4-for-4: George Ranch's Harkrider a 4-time state qualifier
Haley "Lexi" Harkrider knows what it's like to be one of the best cross country athletes in the state of Texas. The George Ranch senior has been one since her freshman year.
Harkrider is headed to the UIL Class 6A state meet for the fourth straight year after helping lead the Longhorns to an 11th consecutive district championship and finishing 17th individually at the Region III-6A meet last month.
"It's really exciting," Harkrider said. "Honestly, I'm proud of myself, and I'm thankful for everyone who's helped me to get to where I am. Making it to state all four years is tough. The last two years were really hard, because of the heat. Last year, I (blacked out) twice, and this year some races I had to walk a bit or else I was going to black out. So going through all that and putting myself in position to still make it to state … it was a struggle, but I pulled through."
Harkrider credits commitment and consistency as her recipe for success. She has long surrendered any semblance of a social life, choosing running instead of hanging out with friends. She runs on the weekends. She pays close attention to her diet and is conscious about hydrating during the day to ensure she's at her best for practices.
"It's just running, and more running and more running," said Harkrider, who plans to run at the next level and has been talking to many colleges. "I don't take vacations. Even during spring break, just more running. There's no breaks. I'm always running."
Harkrider participated in a triathlon in the second grade, and that piqued her interest in running. She started taking it seriously in the fourth grade.
Not only did she find running fun, but it was also a sense of security.
"It makes me happy," Harkrider said. "I have ADHD and it gets all my hyperness out. I can get into a zone. It calms me down. I just really enjoy it."
George Ranch senior Haley Harkrider.Olivia Raymond | VYPE Media
Pair that with the coaching of longtime George Ranch leader Alicia Dutch, and Harkrider finds overall comfort in cross country, athletically and personally.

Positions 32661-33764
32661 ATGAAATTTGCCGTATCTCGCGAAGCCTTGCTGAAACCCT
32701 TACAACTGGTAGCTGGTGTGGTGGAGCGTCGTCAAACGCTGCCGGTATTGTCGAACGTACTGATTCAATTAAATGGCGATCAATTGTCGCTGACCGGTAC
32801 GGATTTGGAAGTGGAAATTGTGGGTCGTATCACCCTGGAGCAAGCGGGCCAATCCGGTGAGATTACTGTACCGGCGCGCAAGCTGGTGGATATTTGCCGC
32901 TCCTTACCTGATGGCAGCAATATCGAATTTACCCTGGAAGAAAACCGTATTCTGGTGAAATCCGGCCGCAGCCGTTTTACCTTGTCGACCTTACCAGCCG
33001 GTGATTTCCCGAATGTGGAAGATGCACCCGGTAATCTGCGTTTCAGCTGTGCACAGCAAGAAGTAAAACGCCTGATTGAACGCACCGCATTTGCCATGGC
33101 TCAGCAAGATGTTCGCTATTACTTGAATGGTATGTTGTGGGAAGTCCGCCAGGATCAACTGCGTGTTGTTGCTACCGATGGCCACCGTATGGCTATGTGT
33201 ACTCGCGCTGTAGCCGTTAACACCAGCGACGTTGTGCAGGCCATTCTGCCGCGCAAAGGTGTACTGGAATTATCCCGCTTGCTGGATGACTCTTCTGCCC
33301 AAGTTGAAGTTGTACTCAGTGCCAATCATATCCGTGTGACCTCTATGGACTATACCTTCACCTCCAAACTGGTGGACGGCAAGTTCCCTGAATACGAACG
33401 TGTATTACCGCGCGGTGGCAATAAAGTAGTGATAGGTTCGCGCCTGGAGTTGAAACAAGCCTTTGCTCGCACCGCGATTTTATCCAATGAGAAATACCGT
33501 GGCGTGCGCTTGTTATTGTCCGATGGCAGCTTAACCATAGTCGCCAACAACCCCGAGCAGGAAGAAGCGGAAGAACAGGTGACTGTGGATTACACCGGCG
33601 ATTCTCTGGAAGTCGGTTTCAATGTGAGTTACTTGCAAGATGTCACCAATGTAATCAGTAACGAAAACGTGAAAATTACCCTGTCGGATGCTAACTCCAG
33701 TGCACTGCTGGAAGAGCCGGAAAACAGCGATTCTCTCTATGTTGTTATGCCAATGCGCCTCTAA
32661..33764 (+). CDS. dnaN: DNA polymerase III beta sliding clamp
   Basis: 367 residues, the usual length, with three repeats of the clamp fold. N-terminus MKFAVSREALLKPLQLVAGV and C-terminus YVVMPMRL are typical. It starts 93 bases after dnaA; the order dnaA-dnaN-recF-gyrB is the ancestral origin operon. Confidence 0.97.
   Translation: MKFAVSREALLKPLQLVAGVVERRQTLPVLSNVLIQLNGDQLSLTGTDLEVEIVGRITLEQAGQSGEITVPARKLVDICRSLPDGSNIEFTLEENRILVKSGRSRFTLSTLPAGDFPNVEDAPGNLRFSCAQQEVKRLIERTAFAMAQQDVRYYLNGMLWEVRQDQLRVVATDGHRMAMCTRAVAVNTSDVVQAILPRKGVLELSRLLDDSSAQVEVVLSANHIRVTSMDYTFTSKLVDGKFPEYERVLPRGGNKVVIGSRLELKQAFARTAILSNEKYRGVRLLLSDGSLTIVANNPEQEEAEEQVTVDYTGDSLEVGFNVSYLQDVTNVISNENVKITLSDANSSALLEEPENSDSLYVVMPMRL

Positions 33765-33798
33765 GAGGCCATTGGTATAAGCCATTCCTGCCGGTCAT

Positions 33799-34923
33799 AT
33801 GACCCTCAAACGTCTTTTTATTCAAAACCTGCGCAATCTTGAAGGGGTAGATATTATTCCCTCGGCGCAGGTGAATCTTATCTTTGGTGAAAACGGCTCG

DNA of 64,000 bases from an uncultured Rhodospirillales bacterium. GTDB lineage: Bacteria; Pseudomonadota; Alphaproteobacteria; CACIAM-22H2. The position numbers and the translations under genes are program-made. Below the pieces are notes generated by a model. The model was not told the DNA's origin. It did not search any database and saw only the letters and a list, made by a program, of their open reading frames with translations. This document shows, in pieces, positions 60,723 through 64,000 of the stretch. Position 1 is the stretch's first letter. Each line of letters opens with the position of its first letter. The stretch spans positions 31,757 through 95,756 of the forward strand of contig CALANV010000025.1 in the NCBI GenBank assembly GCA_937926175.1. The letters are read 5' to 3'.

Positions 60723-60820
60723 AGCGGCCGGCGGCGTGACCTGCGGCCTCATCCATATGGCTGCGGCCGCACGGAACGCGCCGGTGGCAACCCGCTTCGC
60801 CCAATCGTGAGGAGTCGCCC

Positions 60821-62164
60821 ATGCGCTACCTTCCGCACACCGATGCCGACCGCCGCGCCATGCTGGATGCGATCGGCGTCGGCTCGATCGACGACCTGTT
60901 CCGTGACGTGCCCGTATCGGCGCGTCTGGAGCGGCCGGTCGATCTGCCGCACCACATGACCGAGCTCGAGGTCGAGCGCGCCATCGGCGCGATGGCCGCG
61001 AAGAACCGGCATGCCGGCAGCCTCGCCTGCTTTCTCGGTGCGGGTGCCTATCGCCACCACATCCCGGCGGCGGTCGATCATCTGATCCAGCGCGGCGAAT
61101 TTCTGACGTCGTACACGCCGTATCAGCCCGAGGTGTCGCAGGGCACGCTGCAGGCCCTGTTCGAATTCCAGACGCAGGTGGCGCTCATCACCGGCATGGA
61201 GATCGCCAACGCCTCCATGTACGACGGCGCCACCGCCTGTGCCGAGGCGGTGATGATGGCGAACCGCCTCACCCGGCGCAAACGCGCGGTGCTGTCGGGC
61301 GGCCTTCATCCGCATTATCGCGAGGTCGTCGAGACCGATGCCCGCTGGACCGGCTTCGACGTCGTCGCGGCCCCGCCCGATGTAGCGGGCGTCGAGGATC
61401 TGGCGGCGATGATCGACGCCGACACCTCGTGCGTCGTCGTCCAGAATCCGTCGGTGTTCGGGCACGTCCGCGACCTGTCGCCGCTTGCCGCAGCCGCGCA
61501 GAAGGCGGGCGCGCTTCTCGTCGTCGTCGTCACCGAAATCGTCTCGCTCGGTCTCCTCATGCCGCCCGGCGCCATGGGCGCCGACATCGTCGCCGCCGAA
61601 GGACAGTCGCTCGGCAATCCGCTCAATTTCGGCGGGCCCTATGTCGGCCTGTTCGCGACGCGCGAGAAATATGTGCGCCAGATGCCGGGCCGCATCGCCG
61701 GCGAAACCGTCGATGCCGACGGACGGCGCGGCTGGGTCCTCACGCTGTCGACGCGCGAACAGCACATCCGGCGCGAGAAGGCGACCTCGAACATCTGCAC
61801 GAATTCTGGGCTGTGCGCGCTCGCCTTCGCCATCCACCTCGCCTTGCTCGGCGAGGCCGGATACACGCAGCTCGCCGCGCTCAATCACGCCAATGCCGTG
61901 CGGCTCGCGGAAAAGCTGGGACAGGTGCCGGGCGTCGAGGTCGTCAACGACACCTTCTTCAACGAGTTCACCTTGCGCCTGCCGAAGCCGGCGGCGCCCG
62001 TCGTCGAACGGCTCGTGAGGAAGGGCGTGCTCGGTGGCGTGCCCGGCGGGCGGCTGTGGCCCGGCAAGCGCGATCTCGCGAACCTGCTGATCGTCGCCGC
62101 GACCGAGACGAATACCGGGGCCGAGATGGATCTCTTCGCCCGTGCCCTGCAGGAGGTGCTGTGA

"She's definitely put me in check," Harkrider said of Dutch, laughing. "She has great structure and discipline, and she knows how to coach athletes. She's great at coaching us as a team, but she's coaching us as people, too, and I think that really helps."
Harkrider often has one-on-one conversations with Dutch. The coach's compassion has been needed whenever days get tough.
Dutch listens to her athletes, as far as when recovery is needed and when practice needs to be kept light. She knows everyone's limits. She understands when to push and when to hold back.
"She's tough on us, but she knows how to also be easy on us when we need it," Harkrider said. "She expects a lot out of us. She's very supportive; it's like a sweet toughness."
It's that culture, Harkrider said, that has been the backbone for one of the region's top programs year in and year out for more than a decade.
"She knows what I can do, and she's proud of me," Harkrider said. "She's helped me understand that one bad day doesn't define me."
Harkrider finished 55th at state last year with a time of 19:19.28. Her personal record overall in the 5000-meter run is 19:01.91. She was 72nd at the state meet in 2019 and 101st in 2018 as a freshman.
Harkrider is hoping for a top-30 finish on Saturday in Round Rock. But it's not the result that will determine whether her race is a success.
"I'm going out there just to have as much fun as I can," Harkrider said. "See what kind of race it turns into. I want a comfortable race, but still do pretty decent. But whatever happens, happens. As long as I have fun."